Charles Darwin completed his research supporting the theory of evolution while travelling on HMS Beagle between 1831 and 1836, sailing with it to places important to his studies, including the Cape Verde Islands, Quail Island, the Falkland Islands, the Galápagos Islands and Tahiti. Darwin published his most notable work, "On the Origin of Species," while living in London. He was a member of the Council of the Geological Society.
Darwin collected specimens and studied the geology while on the island of St. Jago in the Cape Verde Islands and on Quail Island. He speculated that volcanic islands had formed from lava flows. Darwin also collected specimens from fossils on the Falkland Islands while examining the relationship between species' characteristics and their habitats.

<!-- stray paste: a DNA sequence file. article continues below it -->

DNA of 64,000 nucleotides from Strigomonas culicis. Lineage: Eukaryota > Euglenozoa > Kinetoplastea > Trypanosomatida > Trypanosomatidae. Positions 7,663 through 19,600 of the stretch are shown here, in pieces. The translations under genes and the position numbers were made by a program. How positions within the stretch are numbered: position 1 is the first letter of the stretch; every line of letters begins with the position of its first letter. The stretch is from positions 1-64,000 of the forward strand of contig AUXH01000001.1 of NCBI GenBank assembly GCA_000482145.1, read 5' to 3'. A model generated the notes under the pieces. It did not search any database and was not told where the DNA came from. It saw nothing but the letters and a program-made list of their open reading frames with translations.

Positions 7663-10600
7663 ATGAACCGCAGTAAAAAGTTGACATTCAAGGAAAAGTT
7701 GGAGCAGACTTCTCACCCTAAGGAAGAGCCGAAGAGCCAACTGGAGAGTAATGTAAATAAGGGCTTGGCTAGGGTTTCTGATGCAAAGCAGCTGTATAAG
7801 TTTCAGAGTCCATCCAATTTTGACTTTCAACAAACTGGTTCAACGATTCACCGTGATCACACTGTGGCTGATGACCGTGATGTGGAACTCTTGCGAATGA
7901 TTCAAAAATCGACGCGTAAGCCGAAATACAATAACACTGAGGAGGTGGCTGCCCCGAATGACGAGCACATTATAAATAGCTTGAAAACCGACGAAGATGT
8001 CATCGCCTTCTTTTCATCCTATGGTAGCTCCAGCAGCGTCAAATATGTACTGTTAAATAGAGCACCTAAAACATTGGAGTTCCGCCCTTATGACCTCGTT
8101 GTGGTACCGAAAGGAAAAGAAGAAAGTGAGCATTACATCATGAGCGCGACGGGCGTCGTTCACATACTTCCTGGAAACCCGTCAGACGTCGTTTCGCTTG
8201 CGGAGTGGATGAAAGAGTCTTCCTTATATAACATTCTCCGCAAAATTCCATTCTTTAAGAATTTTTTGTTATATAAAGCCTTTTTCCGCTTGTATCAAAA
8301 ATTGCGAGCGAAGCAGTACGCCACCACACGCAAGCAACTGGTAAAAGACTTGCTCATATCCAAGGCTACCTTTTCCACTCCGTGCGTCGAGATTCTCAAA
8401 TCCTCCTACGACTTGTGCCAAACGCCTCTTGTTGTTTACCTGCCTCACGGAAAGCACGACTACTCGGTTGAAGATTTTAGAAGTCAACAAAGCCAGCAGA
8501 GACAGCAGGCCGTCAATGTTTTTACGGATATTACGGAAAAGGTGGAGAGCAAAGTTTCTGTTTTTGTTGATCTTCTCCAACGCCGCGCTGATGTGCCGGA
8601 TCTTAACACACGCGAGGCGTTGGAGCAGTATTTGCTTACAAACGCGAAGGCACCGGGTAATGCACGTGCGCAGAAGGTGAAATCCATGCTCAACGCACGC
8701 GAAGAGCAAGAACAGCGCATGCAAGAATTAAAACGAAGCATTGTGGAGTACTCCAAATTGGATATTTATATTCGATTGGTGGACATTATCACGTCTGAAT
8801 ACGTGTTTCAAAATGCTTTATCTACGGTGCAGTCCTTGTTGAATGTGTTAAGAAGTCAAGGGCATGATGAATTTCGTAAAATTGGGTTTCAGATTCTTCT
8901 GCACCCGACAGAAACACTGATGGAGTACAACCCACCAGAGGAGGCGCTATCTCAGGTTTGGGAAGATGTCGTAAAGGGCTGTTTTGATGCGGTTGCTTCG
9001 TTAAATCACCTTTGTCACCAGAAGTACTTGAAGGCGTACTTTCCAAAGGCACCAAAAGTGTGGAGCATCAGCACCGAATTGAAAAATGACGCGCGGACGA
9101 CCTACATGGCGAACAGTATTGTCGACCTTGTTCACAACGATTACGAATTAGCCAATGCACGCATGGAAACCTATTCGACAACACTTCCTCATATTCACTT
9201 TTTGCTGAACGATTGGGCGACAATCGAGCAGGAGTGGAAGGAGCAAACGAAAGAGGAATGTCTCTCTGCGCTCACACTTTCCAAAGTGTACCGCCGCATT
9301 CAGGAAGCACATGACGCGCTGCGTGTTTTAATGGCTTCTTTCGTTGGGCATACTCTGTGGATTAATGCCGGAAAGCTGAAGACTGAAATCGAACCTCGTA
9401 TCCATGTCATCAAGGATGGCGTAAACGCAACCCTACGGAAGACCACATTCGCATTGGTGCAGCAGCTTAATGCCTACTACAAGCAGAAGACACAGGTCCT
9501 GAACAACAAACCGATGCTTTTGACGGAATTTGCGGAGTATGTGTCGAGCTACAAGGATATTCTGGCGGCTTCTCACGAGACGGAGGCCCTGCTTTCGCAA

BBC History notes that while on the Galápagos Islands in 1835, Darwin examined the difference in species separated onto distinct islands, noting individual adaptation and their correlation with the surrounding habitat. After returning to England, Darwin presented his research results and theories derived from observing the Galápagos birds and tortoises to the Council of the Geological Society and to the Zoological Society in London.
Wikipedia notes that while living in London, Darwin published numerous books, including "Zoology of the Voyage of H.M.S. Beagle," "The Structure and Distribution of Coral Reefs" and "The Descent of Man, and Selection in Relation to Sex."